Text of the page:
Brain Symposium Reaches Broad Audience

June 20, 2012

Punahou’s annual Brain Symposium expanded in its third year to include a free lecture that was open to the public, sharing with an ever-growing audience ways to tap into neuroscience to boost learning.

Best-selling “Brain Rules” author John Medina proved a captivating keynote speaker, tailoring two daytime presentations for educators and focusing on information for parents at the evening event. The 2012 symposium, “Educating the Whole Student: From Research to Practice,” was held on campus June 12 – 13, 2012, and also included more than 40 one-hour workshops on learning and the brain, focused around the strands “Healthy Minds: Promoting Play,” “Different Ways of Being Smart,” “Social-Moral Minds: Ethics and Collaboration,” and “The 21st Century Learner.”


Presented by Punahou’s Institute for Teaching, Learning and Instructional Innovation (ITLII), the symposium brought together more than 400 educators from public or private schools throughout the state, offering crucial professional development and collaborative opportunities. As Junior School Principal Mike Walker explained, Punahou School “aspires to marry the science of neurology with the artistry of teaching, to help educators apply the most rigorous scientific research in their daily practice.”

Medina’s public lecture, presented in conjunction with the symposium and supported by the Lara Jane Taylor Learning Resources Endowed Fund, drew a large audience to Dillingham Hall on June 13. The developmental molecular biologist and research consultant is an affiliate professor of bioengineering at the University of Washington School of Medicine and director of the Brain Center for Applied Learning Research at Seattle Pacific University. His numerous books include the best-selling “Brain Rules: 12 Principles for Surviving and Thriving at Work, Home and School” and “Brain Rules for Baby: How to Raise a Smart and Happy Child from Zero to 5.”

Medina addressed numerous ways that neuroscience has advanced understanding of how children learn, suggesting ways to strengthen home and school learning environments. Among the highlights from his three presentations:

  • Memory: Repetition aids memory consolidation. Multisensory learning is best, and vision trumps the other senses. Students may retain more of what they learn throughout the day when information is reviewed at regular intervals. “If the information is not repeated, by the time the kid gets home from school, it’s not review, it’s new learning,” he said.
  • Sleep equals learning. People vary in how much sleep they need, and when they prefer to get it, but the need for a 26-minute afternoon nap is universal. Such a break not only improves productivity into the evening, but also ensures that the person sleeps better that night. “Late chronotypes (night owls) struggle in our schools. They’re accused of being lazy, unmotivated and unfocused … yet these C students become A students when they go to night school,” he said.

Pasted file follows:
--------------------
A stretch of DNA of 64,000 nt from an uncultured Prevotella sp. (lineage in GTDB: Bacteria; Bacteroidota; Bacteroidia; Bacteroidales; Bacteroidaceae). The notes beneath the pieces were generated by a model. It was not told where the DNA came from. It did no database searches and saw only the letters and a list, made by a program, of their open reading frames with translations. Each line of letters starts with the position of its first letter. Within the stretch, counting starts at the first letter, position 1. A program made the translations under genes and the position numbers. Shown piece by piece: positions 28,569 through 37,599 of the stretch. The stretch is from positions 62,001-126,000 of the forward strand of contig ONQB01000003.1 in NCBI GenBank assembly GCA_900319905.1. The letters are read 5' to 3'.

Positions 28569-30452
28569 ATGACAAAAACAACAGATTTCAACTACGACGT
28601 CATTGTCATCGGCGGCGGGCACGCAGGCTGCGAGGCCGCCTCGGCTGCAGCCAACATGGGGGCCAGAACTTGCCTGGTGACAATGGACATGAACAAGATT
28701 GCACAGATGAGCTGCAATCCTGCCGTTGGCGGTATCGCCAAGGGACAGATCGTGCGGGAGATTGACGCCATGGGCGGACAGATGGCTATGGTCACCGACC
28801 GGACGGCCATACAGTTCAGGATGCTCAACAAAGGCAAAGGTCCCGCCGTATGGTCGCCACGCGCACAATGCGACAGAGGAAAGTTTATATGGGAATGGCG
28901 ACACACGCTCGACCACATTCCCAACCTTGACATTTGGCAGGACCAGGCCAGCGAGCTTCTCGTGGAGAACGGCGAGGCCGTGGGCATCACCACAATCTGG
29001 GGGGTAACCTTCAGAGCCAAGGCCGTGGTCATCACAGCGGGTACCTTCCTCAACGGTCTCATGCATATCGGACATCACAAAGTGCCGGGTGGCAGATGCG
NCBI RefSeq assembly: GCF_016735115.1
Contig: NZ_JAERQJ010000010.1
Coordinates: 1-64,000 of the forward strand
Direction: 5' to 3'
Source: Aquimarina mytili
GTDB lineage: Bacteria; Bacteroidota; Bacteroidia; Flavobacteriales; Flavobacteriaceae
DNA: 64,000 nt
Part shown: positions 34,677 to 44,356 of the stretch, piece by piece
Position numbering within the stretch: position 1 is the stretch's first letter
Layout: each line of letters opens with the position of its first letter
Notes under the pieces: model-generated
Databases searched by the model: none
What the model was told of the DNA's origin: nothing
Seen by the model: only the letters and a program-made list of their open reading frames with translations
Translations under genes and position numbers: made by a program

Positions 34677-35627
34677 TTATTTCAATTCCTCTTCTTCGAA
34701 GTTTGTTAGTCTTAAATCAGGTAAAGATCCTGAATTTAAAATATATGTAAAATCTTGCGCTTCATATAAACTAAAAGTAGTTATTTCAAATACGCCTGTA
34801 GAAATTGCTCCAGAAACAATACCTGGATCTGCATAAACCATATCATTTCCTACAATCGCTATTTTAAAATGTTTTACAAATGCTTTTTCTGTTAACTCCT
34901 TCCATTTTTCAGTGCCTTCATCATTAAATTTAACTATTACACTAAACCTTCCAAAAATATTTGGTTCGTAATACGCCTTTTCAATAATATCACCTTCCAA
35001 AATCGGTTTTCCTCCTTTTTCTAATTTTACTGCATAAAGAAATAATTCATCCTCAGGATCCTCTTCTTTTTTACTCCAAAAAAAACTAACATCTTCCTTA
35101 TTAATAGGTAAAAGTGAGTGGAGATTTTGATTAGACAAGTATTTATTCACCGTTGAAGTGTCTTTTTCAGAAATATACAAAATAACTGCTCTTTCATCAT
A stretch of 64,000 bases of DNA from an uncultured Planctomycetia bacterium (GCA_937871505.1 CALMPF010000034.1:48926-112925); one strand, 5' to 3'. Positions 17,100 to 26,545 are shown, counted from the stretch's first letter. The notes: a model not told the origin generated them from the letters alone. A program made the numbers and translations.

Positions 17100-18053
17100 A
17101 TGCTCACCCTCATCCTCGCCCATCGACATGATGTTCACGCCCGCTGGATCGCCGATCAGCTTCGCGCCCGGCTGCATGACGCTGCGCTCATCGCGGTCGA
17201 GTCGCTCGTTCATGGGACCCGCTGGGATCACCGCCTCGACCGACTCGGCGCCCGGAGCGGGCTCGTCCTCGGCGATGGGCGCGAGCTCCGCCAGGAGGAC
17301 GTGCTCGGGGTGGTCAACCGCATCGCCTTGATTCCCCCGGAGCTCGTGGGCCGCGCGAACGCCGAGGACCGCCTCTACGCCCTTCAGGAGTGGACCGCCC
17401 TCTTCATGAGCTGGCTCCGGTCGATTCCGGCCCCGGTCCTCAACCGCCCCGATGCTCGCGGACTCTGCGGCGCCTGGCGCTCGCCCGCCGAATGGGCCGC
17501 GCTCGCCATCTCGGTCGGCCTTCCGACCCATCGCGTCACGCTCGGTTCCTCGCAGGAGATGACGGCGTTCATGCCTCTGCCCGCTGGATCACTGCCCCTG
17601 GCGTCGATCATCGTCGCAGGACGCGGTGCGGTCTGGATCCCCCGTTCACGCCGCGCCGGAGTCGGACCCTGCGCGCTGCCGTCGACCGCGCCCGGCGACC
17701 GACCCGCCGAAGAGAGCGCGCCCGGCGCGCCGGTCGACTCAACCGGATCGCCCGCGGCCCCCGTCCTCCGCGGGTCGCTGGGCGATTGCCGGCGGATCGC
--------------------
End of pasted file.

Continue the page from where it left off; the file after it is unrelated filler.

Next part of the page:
• Exercise: Regular aerobic exercise improves brain function, buffers against negative effects of stress and can relieve symptoms of depression. Interspersing aerobic exercise throughout the school day may improve academic performance, Medina said. “So why on earth would any school cut PE?”
  • Student Achievement: “The single greatest predictor of academic success that exists in the literature is the emotional stability of the home,” Medina said. “You really want to know how to get your kid into Harvard? The simplest answer is ‘Guys, go home and love your wife.’”
  • Multitasking is a myth. The brain’s attentional “spotlight” can focus on only one thing at a time, said Medina, who cited research that showed students who did math homework amid continual interruptions took twice as long and made 50 percent more errors than those who stayed on task.

While Medina’s talks gave attendees plenty to ponder, dozens of hourlong workshops also engaged participants. Sessions such as “The Teenage Brain,” “Mental Hygiene,” “Action-Based Academics,” and “Learning to Pay Attention: Mindfulness in Schools,” provided information, resources and techniques educators could immediately apply.

Also new at this year’s symposium were longer post-conference sessions that allowed in-depth exploration of topics such as “Teaching Writing to Students with Learning Differences” and “Play and Movement: The Key to Academic Achievement.”

Susannah Johnson, a teacher at Assets School who returned to the Brain Symposium for a second year, said she appreciated the array of offerings.

“It’s all about integrating research into practice, and this conference delivers every time,” she said. “It’s a wonderful opportunity to hear from these great outside speakers, and I also love that there are so many Hawai‘i educators here sharing ideas with one another.”


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